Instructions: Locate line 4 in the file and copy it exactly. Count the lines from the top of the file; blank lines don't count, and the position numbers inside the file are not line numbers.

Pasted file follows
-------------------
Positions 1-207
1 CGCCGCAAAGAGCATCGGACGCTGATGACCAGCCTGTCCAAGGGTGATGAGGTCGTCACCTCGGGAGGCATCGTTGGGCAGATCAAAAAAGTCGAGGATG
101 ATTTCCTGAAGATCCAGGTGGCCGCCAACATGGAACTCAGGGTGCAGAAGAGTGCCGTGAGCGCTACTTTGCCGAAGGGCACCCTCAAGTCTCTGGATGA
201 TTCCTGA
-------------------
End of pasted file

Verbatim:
201 TTCCTGA